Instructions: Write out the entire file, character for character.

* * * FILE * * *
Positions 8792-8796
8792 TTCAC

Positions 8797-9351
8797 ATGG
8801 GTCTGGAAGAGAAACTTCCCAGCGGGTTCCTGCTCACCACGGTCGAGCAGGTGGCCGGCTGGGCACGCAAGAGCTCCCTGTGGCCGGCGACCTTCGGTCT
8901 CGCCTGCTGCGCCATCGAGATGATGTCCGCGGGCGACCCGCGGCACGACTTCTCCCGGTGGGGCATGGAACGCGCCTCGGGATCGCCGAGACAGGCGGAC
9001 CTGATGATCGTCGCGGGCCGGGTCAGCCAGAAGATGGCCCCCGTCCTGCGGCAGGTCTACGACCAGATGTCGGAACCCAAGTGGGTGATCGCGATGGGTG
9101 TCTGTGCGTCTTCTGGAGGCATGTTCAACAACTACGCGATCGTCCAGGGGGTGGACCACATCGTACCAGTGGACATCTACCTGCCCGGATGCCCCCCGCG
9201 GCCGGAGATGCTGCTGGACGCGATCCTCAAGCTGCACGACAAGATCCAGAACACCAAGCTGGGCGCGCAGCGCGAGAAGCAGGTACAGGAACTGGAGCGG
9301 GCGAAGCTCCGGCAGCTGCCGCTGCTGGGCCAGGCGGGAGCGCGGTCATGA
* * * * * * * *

Positions 8792-8796
8792 TTCAC

Positions 8797-9351
8797 ATGG
8801 GTCTGGAAGAGAAACTTCCCAGCGGGTTCCTGCTCACCACGGTCGAGCAGGTGGCCGGCTGGGCACGCAAGAGCTCCCTGTGGCCGGCGACCTTCGGTCT
8901 CGCCTGCTGCGCCATCGAGATGATGTCCGCGGGCGACCCGCGGCACGACTTCTCCCGGTGGGGCATGGAACGCGCCTCGGGATCGCCGAGACAGGCGGAC
9001 CTGATGATCGTCGCGGGCCGGGTCAGCCAGAAGATGGCCCCCGTCCTGCGGCAGGTCTACGACCAGATGTCGGAACCCAAGTGGGTGATCGCGATGGGTG
9101 TCTGTGCGTCTTCTGGAGGCATGTTCAACAACTACGCGATCGTCCAGGGGGTGGACCACATCGTACCAGTGGACATCTACCTGCCCGGATGCCCCCCGCG
9201 GCCGGAGATGCTGCTGGACGCGATCCTCAAGCTGCACGACAAGATCCAGAACACCAAGCTGGGCGCGCAGCGCGAGAAGCAGGTACAGGAACTGGAGCGG
9301 GCGAAGCTCCGGCAGCTGCCGCTGCTGGGCCAGGCGGGAGCGCGGTCATGA